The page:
While not explicitly ruling out his potential candidacy for elected monarch, the crown prince said he does not envisage it. "My national and political mission will come to an end when Iranian people go to vote to select their future system of government," Pahlavi said. "The leadership [of the nation] will emerge from within the people in Iran," he added.

Pahlavi did appear to rule out the option of becoming a monarch who has only ceremonial responsibilities and who must read speeches written for him by government officials.

"From my perspective, a symbolic monarch is not the most useful role that I can play for the country," Pahlavi said. "I have not tried so hard to bring freedom to Iran in order to see my own freedom of speech being restricted," he added, in reference to what a ceremonial Iranian monarch might be ordered to say by a future government.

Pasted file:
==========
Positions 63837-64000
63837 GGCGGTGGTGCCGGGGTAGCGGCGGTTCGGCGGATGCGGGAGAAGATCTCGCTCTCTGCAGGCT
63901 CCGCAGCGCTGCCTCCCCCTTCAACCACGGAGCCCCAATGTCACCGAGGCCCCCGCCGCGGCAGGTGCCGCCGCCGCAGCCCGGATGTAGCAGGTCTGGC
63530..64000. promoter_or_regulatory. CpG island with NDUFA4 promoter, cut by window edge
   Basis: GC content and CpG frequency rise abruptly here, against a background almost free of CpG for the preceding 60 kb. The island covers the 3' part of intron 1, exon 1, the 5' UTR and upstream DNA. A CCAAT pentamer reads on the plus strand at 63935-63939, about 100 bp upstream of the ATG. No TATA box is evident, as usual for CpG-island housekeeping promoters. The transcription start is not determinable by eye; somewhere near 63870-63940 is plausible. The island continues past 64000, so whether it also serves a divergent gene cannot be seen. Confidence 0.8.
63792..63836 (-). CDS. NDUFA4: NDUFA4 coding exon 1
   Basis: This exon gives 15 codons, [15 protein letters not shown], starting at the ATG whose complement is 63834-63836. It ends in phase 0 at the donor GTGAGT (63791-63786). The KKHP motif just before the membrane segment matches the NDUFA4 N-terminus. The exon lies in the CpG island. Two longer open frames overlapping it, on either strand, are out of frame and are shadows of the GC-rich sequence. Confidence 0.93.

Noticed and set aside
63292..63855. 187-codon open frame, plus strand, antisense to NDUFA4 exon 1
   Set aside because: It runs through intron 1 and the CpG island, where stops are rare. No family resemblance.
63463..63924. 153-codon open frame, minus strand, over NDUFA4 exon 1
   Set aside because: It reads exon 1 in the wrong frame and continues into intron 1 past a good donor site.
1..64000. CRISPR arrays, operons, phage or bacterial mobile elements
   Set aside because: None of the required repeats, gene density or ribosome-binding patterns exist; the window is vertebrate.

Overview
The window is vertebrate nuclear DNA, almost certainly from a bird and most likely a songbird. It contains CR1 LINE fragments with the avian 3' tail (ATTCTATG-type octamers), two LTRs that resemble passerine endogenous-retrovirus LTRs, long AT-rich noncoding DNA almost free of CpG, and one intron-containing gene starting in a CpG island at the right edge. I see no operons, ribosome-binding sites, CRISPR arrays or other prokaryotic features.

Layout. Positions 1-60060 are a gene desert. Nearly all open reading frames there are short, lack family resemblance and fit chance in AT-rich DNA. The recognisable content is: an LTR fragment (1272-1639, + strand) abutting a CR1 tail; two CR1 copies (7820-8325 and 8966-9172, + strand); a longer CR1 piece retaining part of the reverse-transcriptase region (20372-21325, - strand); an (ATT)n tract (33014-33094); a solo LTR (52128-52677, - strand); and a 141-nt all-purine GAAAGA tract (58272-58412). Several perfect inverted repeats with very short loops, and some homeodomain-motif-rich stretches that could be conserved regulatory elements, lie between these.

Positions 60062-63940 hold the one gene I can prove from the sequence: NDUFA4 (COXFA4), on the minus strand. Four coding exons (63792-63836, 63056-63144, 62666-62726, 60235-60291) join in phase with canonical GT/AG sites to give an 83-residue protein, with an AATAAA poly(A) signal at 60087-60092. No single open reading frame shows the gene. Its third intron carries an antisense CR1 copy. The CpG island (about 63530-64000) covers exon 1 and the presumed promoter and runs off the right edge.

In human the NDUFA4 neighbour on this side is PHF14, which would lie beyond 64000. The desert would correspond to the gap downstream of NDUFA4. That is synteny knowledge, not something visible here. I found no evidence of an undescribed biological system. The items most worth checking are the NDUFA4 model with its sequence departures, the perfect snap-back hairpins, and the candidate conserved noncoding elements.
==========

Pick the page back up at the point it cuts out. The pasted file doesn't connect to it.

Pahlavi previously expressed his opposition to a hereditary ruling system and to playing the role of a ceremonial monarch in an interview with Britain-based Persian news site Kayhan Life, published originally in Farsi on March 22.

In the interview, Kayhan Life asked the crown prince to comment on an audio recording, initially leaked online on March 16, in which he appeared to tell a virtual gathering of activists that he saw himself as a "rebel" in terms of the "legacy" he inherited and that he preferred Iran to become a new republic rather than to return to a system of hereditary monarchs who exercise absolute authority.

London-based Persian network Iran International reported that some Iranian monarchists reacted to the Pahlavi audio recording with expressions of disbelief on social media and even went as far as to accuse him of being unworthy of his dynastic heritage.

Speaking to VOA, Pahlavi acknowledged the uproar among some of his supporters but suggested that he was expanding on his ideas to encourage a healthy debate. "Some people say to me, 'why you are saying these things now?' I say that I'd prefer to have this crisis now and [people] will have some time to think about it," he said.